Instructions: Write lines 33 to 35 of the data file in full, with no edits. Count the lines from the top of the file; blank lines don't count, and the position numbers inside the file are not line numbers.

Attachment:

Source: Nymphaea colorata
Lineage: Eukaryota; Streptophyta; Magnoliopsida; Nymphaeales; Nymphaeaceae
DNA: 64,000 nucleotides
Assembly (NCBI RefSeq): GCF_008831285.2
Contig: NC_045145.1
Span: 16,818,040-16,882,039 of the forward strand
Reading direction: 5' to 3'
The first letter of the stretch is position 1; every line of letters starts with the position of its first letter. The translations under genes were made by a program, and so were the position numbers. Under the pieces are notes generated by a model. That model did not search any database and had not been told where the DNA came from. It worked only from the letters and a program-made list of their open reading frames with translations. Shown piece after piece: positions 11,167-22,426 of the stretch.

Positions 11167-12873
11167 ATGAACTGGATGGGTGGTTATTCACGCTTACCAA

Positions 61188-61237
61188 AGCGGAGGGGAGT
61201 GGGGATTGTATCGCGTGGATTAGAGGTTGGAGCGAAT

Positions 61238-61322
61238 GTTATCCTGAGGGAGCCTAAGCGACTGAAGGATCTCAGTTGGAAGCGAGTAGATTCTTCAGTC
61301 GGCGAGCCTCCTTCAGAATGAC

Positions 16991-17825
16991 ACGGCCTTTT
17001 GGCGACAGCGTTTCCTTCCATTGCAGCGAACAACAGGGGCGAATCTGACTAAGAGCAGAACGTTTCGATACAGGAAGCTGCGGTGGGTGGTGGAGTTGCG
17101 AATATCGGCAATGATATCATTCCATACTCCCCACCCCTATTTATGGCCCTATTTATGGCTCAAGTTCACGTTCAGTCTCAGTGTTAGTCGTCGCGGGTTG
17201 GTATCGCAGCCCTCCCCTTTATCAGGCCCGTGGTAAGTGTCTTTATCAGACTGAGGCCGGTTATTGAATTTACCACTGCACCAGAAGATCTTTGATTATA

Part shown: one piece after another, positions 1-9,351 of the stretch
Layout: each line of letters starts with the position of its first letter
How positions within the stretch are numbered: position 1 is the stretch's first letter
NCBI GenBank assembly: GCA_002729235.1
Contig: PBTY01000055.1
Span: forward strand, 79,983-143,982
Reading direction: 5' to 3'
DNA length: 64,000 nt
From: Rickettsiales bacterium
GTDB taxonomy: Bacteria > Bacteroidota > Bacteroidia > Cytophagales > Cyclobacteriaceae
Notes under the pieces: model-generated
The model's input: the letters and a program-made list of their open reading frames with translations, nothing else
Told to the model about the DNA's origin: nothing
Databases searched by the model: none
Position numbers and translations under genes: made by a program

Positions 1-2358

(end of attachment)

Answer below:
The model's input: the letters and a program-made list of their open reading frames with translations, nothing else
Told to the model about the DNA's origin: nothing
Databases searched by the model: none